EXPECTING HIGHER PERFORMANCE?
LOWER YOUR TOLERANCE FOR ANYTHING LESS.
By James McPartland
“Remember: we all get what we tolerate.”
One thing that my clients frequently hear me say is that “businesses don’t grow; people do”. What I mean by my statement is that business growth is really a reflection of the growth of the people within the organization. Real change starts from the inside on an individual level.
Unfortunately, I’ve found that most of us, no matter what position we hold, are highly unaware of our own incredible capabilities and capacity for change. We create self-limiting beliefs almost unconsciously, often blaming exterior factors for many shortcomings in our own performance. We then defend this condition as “just the way it is”, the upper ceiling of what’s possible in the status quo. Just as the saying, “what you see is what you get”, what you fight for is what you get to keep.
Another way of putting it is that we all get what we tolerate. And quite often, what we tolerate in business are mediocre results. “This is as good as it’s going to get… We tried.” This is an attitude that starts at the top. It is those of us in positions of leadership who are 100% responsible for anything less than desirable results.
As business leaders, it’s imperative for us to recognize that to create any real, long-lasting change within our organizations, we must first take a hard look in the mirror and see what needs to change within ourselves. Often, it’s the tolerance level in ourselves that must be lowered before the performance level of our organization can be raised.
This means paying attention to the little things, setting a high standard, assuming the best of our people, and modeling the same conduct we expect to see from others.
WHAT ARE YOU TOLERATING?
Recently I was reminded of what happens when those of us at the top fail to hold ourselves accountable for the poor performance of the organization.
A long-term successful client, a CEO I’ll call “Charles”, has a sales team that ordinarily met or exceeded their goals every month. But this time they were struggling to meet their numbers. At first glance, it wasn’t obvious as to why this was occurring. Had the team suddenly experienced a dip in their capabilities? Had their competitors seized more of the market share? Was there some other external factor they had not anticipated impacting their bottom line?
What was going on here?
After examining the books going back several months, a pattern arose that would have been clear to anyone looking closely enough at the numbers. Rather than telling him outright, I asked him, “Have you thought about tightening your tolerances?”
When he reviewed the numbers over time, Charles suddenly saw the bigger picture. A small portion of the team was made up of rockstar sellers, consistently exceeding their quotas and making enough extra sales to cover the numbers for the rest. But this meant that the vast majority was practically riding on the coattails of these top producers from month to month. No one was holding the lesser performers accountable for their individually missed quotas because the sales division as a whole generally met their goals.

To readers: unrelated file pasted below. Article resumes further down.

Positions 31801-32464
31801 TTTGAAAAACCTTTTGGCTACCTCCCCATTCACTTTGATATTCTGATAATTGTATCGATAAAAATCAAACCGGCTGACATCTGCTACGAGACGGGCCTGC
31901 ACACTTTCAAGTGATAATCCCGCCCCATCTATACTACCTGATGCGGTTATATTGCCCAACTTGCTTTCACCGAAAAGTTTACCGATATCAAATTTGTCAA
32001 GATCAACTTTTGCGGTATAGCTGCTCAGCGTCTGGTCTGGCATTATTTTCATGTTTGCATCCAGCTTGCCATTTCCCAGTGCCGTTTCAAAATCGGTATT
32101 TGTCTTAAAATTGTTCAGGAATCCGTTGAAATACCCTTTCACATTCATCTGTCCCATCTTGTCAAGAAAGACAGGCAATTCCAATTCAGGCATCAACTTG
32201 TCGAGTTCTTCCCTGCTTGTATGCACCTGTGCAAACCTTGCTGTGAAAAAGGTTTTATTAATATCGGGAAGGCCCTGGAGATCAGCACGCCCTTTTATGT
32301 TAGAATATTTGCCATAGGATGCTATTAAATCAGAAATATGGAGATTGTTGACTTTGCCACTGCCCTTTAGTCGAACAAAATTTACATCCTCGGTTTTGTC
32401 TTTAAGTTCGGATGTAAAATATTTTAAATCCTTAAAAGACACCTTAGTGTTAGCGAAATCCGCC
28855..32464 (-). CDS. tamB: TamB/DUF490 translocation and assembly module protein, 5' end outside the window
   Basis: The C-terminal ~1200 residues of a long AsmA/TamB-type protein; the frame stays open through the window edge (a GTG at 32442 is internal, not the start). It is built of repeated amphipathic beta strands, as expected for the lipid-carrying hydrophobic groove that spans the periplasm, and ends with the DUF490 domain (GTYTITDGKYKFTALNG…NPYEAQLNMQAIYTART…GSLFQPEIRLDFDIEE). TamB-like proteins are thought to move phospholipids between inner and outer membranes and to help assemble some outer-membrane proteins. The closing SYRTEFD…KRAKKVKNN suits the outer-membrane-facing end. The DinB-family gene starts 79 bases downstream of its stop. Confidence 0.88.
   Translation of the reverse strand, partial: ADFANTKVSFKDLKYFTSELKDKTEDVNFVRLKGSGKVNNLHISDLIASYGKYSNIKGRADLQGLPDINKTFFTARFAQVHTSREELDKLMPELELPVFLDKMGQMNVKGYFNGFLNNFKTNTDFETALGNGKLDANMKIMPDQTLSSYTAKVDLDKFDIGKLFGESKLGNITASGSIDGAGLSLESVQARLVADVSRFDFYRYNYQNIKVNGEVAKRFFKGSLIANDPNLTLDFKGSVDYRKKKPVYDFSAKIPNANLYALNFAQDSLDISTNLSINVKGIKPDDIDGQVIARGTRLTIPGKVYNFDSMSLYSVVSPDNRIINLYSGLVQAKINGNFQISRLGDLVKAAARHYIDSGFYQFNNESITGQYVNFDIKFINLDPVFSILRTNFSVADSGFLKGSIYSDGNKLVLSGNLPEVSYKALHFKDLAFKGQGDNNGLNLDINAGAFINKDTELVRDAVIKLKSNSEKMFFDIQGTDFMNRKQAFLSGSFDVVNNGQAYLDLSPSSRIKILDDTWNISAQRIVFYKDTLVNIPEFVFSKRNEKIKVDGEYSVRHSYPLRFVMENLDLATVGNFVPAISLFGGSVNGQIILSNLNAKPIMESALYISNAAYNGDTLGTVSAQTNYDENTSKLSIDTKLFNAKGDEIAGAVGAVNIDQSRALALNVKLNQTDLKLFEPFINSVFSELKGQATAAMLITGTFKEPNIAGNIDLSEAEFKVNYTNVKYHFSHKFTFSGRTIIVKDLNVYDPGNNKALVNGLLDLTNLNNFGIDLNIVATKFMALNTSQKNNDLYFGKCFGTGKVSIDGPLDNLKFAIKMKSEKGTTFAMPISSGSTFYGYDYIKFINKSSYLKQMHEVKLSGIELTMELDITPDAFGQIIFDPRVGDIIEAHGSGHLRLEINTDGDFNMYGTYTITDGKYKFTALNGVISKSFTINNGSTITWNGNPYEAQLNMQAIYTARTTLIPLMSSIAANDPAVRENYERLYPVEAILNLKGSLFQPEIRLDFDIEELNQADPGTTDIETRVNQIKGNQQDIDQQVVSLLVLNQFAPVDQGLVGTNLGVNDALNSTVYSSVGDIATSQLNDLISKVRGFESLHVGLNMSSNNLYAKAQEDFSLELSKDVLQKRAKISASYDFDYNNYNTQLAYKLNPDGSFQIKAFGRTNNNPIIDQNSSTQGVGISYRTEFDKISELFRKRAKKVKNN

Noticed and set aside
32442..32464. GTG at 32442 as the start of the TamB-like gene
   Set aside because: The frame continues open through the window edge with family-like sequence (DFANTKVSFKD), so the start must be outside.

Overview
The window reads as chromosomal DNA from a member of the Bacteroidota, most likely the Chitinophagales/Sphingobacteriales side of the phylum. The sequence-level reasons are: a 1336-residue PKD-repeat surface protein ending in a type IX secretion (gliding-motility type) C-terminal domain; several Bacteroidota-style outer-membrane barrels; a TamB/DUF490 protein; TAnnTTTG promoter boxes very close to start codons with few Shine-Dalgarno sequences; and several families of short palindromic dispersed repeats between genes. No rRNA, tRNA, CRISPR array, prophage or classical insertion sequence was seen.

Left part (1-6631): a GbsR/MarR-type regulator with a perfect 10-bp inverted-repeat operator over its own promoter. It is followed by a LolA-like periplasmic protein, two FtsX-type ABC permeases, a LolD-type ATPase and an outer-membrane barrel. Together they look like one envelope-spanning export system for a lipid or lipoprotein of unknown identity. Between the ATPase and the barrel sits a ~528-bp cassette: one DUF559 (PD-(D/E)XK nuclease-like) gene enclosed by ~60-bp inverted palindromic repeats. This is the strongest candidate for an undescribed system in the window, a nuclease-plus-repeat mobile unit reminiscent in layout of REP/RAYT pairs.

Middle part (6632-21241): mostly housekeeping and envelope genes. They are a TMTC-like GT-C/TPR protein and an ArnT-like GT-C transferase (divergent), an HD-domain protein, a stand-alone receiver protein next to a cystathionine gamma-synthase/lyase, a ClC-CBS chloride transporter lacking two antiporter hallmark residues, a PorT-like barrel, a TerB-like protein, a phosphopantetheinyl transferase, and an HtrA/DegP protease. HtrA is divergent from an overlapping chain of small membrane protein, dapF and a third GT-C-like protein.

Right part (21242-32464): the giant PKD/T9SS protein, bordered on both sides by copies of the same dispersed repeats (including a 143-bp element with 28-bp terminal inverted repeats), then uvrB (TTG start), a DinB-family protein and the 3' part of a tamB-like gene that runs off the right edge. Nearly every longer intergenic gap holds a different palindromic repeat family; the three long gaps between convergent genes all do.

Now, I wasn't trying to make him feel bad, but ultimately this was a failure from the top, because the leadership neglected to hold everyone accountable. What his team was doing was a reflection of what he was doing himself. When things would get out of hand, he’d often take over or cover for other people, rather than remind them to rise and accomplish what they said they would. Granted, sometimes this is a difficult conversation. But as Harvard Business Review writer Gary P. Pisano asserts in The Hard Truth About Innovative Cultures, “When it comes to innovation, the candid organization will outperform the nice one every time.”
Left unchecked, the long-term ramifications of this type of tolerance will ripple outward. If we don’t do what we say we’re going to do, all the stakeholders involved are impacted — shareholders, suppliers, and customers. It’s a cascading chain reaction. And while it may seem like a “little thing” for Charles to have overlooked at the time, if tolerance of this behavior continued, it would chip away at the health of the company and everyone involved in their business relationships.
THE “LITTLE THINGS” MATTER
Charles couldn’t just blame matters on his sales staff. It was he and the other company leaders who had let their sellers underperform for months without stepping in. And it all started with letting the “little things” go by without intervention.
In the Inc.com article, Want to Build a High-Performing Team? Focus on Nurturing This One Aspect of Your Culture, marketing strategist Sonya Thompson discusses the importance of not letting the “little things” go by. She describes her experience taking tango lessons at Buenos Aires’s DNI Tango, whose instructors took it upon themselves to correct even the smallest deviations from perfect form. Thompson points out, “their instructors take such great pride in their students' success, that they don't just teach and correct major concepts that will bring the biggest results. They care enough to address the minuscule details as well that enable their students to perform at a higher level. When you create a culture that raises the standard of excellence, you set the stage for everyone on the team to elevate their performance to align with that standard.”
The Work That Gets Done When No One is Watching
But of course, it’s not just tango that this concept applies to. Thompson goes on to describe how mega-success, Amazon CEO Jeff Bezos expresses a similar sentiment in regard to the corporate world. In a shareholder’s letter in 2017, Bezos characterizes the high-performance culture at Amazon as follows: “… a culture of high standards is protective of all the ‘invisible’ but crucial work that goes on in every company. I'm talking about the work that no one sees. The work that gets done when no one is watching. In a high standards culture, doing that work well is its own reward - it's part of what it means to be a professional.”